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Politicians have exploited red-light cameras. But the cams do make travel safer.

Chicago Tribune

Monday, January 13, 2020  |  Editorial  |  Editorial Board

Red Light Cameras

Every motorist has been through this teeth-clenching moment: You approach an intersection with a traffic light. You quickly scan the streetscape. Is this one of those intersections with a dreaded red-light camera? Are you going to get slapped with a wallet wallop of a ticket because the yellow light didn’t give you enough time to cross — or simply because City Hall wants the cash?


Driver anxiety about red-light cameras is warranted, given how Chicago and suburban governments have used them like ATMs. Remember the kickback scheme that enabled a red-light camera vendor to secure the city’s lucrative camera contract, and ultimately led to prison terms for the vendor’s ex-CEO and a City Hall operative? And how about those suburban pols who put cameras at intersections with low crash rates, just so they could beef up their local revenues?


That doesn’t mean, however, that red-light cameras should head for the scrap heap. We’ve said before that the devices make getting around safer, as long as they’re placed at intersections where they’re justified — and as long as governments use them as safety enhancements rather than as cash cows.


The manager whom Mayor Lori Lightfoot has tapped to become the city’s new transportation chief, Gia Biagi, said last week that the cameras do indeed serve as a deterrent to unsafe driving. She also said the city will take a close look at the placement of red-light cameras, “the larger question of how many and where, reductions and additions and all of that … particularly over the next couple of weeks as we think about our capital priorities.”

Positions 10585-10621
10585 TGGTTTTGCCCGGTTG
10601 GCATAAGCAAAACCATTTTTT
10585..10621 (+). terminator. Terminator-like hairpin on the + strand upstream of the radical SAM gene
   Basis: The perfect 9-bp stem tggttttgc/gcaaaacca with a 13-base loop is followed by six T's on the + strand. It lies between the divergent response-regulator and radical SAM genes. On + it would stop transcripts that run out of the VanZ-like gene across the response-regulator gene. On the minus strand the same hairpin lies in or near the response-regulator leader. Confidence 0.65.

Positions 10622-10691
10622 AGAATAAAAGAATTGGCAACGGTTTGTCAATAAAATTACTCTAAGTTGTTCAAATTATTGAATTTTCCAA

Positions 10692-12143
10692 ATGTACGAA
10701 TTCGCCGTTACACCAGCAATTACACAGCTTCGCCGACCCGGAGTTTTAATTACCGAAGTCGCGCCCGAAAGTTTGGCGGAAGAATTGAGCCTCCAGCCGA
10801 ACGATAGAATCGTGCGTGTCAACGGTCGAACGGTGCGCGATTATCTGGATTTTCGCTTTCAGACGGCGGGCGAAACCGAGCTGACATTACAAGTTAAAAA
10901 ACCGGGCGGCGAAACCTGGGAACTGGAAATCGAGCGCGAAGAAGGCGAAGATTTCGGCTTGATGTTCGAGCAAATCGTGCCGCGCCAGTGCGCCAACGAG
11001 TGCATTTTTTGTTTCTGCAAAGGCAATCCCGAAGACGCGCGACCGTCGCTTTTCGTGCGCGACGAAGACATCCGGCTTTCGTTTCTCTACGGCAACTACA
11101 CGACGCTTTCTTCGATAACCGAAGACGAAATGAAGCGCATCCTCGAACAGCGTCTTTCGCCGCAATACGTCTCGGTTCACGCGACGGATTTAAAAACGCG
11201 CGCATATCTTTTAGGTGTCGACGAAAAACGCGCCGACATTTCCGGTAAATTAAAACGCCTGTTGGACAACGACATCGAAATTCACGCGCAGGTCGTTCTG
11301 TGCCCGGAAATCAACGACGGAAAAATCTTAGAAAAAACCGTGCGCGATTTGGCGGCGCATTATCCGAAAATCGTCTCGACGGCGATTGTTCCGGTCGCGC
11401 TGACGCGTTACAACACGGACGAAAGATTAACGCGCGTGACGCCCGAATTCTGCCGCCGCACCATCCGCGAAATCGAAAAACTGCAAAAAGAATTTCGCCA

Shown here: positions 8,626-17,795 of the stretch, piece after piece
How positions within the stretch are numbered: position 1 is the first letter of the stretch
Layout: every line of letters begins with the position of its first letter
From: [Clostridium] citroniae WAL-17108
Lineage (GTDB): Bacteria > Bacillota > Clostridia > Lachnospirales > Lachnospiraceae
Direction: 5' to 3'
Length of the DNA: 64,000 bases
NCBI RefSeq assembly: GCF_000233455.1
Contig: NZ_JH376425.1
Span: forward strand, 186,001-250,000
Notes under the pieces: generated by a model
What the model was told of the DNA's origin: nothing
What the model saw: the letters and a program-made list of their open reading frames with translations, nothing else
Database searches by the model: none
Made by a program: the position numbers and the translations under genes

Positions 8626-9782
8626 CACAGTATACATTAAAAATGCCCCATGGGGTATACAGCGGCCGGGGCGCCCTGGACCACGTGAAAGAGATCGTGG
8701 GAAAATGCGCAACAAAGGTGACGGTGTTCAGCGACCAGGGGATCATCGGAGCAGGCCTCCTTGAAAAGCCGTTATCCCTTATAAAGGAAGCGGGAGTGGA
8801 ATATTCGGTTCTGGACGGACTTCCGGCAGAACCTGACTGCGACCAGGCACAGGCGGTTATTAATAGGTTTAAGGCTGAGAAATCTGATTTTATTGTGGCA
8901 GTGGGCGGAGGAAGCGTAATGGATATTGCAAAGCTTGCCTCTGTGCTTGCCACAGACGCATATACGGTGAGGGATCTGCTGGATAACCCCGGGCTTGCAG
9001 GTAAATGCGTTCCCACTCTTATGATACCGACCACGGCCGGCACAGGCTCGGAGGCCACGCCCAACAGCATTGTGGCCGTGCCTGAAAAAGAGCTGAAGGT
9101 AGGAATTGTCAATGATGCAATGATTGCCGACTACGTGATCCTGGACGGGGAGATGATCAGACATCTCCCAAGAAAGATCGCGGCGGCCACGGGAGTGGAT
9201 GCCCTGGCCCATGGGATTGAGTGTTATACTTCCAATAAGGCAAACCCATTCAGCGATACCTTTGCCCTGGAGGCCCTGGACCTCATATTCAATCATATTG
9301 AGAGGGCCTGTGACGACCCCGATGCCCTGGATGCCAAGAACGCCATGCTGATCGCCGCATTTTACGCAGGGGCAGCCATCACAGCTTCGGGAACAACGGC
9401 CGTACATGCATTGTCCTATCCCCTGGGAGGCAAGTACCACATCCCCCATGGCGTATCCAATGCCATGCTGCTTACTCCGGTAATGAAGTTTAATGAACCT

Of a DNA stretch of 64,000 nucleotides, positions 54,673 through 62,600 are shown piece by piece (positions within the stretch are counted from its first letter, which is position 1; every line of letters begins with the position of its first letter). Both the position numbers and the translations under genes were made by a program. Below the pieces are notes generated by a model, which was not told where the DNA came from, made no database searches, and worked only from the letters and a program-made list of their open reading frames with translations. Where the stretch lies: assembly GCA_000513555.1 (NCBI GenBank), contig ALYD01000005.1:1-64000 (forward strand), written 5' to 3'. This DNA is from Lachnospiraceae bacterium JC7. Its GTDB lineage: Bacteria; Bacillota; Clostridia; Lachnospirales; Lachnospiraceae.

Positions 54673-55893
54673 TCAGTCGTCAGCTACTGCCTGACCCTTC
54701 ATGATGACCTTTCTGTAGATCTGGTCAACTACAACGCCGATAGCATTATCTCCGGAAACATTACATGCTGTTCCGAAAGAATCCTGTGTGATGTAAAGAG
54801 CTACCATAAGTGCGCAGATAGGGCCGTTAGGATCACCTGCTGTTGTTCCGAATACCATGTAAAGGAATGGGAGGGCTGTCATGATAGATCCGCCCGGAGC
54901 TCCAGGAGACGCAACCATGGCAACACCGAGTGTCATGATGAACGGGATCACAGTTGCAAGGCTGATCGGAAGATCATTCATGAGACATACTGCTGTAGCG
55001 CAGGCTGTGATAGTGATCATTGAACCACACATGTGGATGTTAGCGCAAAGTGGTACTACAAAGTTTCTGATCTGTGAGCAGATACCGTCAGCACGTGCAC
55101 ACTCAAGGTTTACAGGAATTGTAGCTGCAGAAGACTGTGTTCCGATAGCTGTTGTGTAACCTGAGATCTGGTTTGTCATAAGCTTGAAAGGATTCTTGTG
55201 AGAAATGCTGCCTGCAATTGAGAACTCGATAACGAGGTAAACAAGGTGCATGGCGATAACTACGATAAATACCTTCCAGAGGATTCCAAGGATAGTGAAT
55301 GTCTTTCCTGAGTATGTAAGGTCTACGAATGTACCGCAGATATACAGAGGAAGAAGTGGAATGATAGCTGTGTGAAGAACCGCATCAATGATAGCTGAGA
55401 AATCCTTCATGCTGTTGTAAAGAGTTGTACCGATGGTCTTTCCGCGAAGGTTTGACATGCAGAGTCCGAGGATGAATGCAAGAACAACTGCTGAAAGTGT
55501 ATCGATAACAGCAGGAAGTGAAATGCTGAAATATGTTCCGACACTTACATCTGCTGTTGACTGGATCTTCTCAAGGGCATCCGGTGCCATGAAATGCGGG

That’s good, because suspicion that City Hall was installing red-light cameras primarily to generate revenue is what made Chicagoans so skeptical of the program in the first place. A 2017 study by Northwestern University’s Transportation Center scrutinized the city’s red-light camera program and urged the city to rely solely on “current and detailed crash statistics” to decide where to deploy red-light cameras.“ Doing so would gain “support of community members who are skeptical about the distribution of cameras,” the study concluded. “Winning over the skeptics will require revealing the site selection criteria.”


That still makes abundant sense. Motorists will feel better about a red-light camera at a neighborhood intersection if they know that corner has a history of crashes caused by people disobeying signals.


The same thinking should apply in the suburbs, where red-light camera systems figure in still unfolding investigations. Federal authorities are probing the relationship between red-light camera company SafeSpeed and officials in several towns. In one instance, the police chief of southwest suburban Justice, which used SafeSpeed to run its red-light camera program, was hired by SafeSpeed to persuade other suburbs to sign up the vendor as its red-light camera manager. SafeSpeed paid the chief 1% of all new red-light camera revenue from municipalities he recruited. Justice dismissed the chief, who denies any wrongdoing.


Last Monday, Illinois Comptroller Susana Mendoza said she was fed up with the cozy relationships between red-light camera vendors and local officials, and announced her office would no longer collect unpaid red-light camera fines on behalf of municipalities. Those suburbs will have to find other means to collect the fines.


Mendoza evidently is within her rights if she breaks away from a system that she says is “clearly broken.” That said, we hope the federal attention ends, punishes and deters all abuses of red-light cameras by politicians and vendors.


We say that because red-light cameras are too valuable to abandon. Data shows that they make intersections safer. And we don’t sympathize with people who run red lights.